8 August 2023CopyrightSarah Speight

Tech writer sues Apple TV+ and others over Tetris film

Journalist accuses producers of film starring Taron Egerton of copying his 2016 book | Film has “glaring similarities” with author's non-fiction work based on the ’80s video game | Tetris Company also accused of preventing author from securing licensing deals.

The screenwriter and producers of the Apple TV+ film Tetris, which premiered in March this year, face a copyright infringement suit by a journalist and author who published the book The Tetris Effect: The Game That Hypnotized the World in 2016.

Dan Ackerman, editor-in-chief of tech news website Gizmodo and former editorial director at tech platform CNET, accuses screenwriter Noah Pink, Apple (the platform and distributor for the film), The Tetris Company and others of copying his non-fiction book.

He also accuses The Tetris Company—which manages and licenses the Tetris brand to third parties—and its CEO Maya Rogers, of preventing him from securing licensing deals.

In the complaint, filed yesterday, August 8, in New York, Ackerman alleges that the film Tetris copies material elements from his book with “glaring similarities”.

For example, the author places Henk Rogers—who secured the rights to distribute the Tetris video game on games consoles and is the managing director of The Tetris Company—as the protagonist of his story, which the film also does.

The lawsuit details sections of the film that allegedly copy elements of Ackerman’s book, such as: “The film opens with the events from Chapter 13, ‘Tetris Takes Las Vegas’; and: “The scene where Henk’s guide turns out to be a KGB agent mirrors Mr Ackerman’s narrative invention from page 181…”

Tetris is “substantially similar in almost all material respects including specific chapters and pages of said book that were simply adopted from the book to the film, without plaintiff’s knowledge, authorisation, or consent,” Ackerman argues.

According to the complaint, Ackerman’s book took a “unique approach” to writing about the history of the Tetris  computer game, combining its history with his own research to create a narrative non-fiction book in the style of a Cold War spy thriller.

What sets the book apart is that it “concentrates on the surrounding narrative, action sequences, and adversarial relationship between the players” rather than, like other books and writings, “emphasising the actual gameplay and fans”, said the complaint.

According to the lawsuit, this was the “identical approach” that the defendants adopted for the Tetris film, “without notable material distinction, but often resonating the exact same feel, tone, approach, and scenes as the book introduced several years prior.”

Refusal to license

Ackerman also accuses The Tetris Company and  Maya Rogers—daughter of Henk Rogers and an executive producer on Tetris—of refusing to license any Tetris IP related to any film or television projects being pursued or related to his book.

“This was done so that they could pursue their own film project based upon Ackerman’s book to the exclusion of Ackerman, and without compensating or crediting him, and so Rogers and Tetris could claim the project as their own original creation,” said the complaint.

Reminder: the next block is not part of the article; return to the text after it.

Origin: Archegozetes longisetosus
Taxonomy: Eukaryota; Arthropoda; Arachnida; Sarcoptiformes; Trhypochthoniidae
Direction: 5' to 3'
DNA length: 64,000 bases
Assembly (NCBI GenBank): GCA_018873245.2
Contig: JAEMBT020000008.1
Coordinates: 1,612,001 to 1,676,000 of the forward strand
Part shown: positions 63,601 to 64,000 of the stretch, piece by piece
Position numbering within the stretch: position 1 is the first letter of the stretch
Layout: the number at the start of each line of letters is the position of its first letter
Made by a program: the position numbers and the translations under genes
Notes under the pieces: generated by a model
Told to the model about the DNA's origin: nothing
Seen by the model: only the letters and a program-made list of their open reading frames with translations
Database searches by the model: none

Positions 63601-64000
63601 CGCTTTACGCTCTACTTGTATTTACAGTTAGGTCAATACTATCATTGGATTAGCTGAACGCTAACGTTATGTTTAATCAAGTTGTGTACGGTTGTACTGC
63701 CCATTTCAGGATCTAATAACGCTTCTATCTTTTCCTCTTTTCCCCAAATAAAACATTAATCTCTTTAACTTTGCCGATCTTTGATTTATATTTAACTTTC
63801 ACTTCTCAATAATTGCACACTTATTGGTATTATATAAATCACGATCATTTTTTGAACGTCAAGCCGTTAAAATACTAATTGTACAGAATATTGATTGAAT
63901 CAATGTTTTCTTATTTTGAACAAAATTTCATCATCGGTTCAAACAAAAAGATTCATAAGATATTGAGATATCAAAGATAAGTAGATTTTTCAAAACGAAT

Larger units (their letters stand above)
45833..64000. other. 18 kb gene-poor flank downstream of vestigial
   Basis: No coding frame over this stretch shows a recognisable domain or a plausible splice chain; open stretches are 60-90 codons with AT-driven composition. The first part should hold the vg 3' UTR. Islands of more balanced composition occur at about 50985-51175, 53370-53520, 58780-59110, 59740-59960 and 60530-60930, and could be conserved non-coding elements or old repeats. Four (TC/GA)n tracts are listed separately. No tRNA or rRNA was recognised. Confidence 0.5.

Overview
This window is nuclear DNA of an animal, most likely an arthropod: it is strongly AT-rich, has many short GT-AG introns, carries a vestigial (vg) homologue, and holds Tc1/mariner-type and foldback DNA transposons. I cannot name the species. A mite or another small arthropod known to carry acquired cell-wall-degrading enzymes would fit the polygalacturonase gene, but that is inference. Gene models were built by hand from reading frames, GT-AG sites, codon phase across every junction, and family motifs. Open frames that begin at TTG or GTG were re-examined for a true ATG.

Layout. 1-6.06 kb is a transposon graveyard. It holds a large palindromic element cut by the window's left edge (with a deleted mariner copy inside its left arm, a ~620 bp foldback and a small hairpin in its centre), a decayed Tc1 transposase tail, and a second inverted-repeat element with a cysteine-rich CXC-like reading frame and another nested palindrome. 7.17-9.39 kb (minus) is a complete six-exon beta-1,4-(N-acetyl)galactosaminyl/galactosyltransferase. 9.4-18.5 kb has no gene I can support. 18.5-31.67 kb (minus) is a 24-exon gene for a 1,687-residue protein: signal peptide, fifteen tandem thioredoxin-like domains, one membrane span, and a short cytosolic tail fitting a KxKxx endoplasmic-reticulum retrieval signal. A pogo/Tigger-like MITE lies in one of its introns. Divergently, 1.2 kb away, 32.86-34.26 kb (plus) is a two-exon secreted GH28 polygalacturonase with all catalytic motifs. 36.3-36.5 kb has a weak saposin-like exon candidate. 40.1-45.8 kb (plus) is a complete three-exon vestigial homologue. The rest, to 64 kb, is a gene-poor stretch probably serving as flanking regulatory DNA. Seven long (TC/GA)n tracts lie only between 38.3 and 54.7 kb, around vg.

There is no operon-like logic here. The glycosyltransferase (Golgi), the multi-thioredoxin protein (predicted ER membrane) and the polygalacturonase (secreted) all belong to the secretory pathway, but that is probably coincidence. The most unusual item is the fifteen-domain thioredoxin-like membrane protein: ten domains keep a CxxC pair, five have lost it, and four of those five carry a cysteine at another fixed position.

Maya Rogers and The Tetris Company also allegedly sent cease-and-desist letters to Ackerman, threatening to take legal action against his agent “if he continued to shop Mr Ackerman’s own book to option for film and television projects”.

“As such, defendants Rogers, [the] Tetris Company and Noah Pink engaged in unfair competition through fraud or bad faith, and misappropriated the labours and expenditures of Ackerman for their own unjust and unlawful gain, and at the expense of Ackerman’s own opportunities.”

Noah Pink, screenwriter of Tetris, was “unknown within the film industry and had no screenwriting credits to his name”, according to the lawsuit.

Ackerman is claiming damages due to alleged unfair competition and seeks damages equal to 3% of the total production budget of the Tetris film.

The complaint was filed by Ackerman’s counsel, Kevin and Zachary Landau of The Landau Group, at the US District Court for the Southern District of New York.

Counsel have not yet appeared for the defendants.

Bitter rights race

Tetris is a puzzle video game created in 1985 by Alexey Pajitnov, a Russian software engineer, who later founded The Tetris Company.

It proved to be one of the world’s most popular computer games, having been published by several companies for multiple platforms such as Game Boy and Nintendo’s NES.

At the time that Ackerman’s book was published, the game had earned more than $1 billion in sales.

Ackerman describes the game as “eventually breaking through the Iron Curtain into the West. British, American, and Japanese moguls waged a bitter fight over the rights, sending their fixers racing around the globe to secure backroom deals, while a secretive Soviet organisation named ELORG chased down the game’s growing global profits.”

In an interview for CBS News, Ackerman half-jokingly describes the ‘Tetris effect’ as a “medical condition where after playing games such as Tetris or Bejeweled or anything involving repetitive, geometric activity, you close your eyes or you look at a wall and you still see the shapes. It’s a sort of waking dream, it’s this hypnagogic imagery…”

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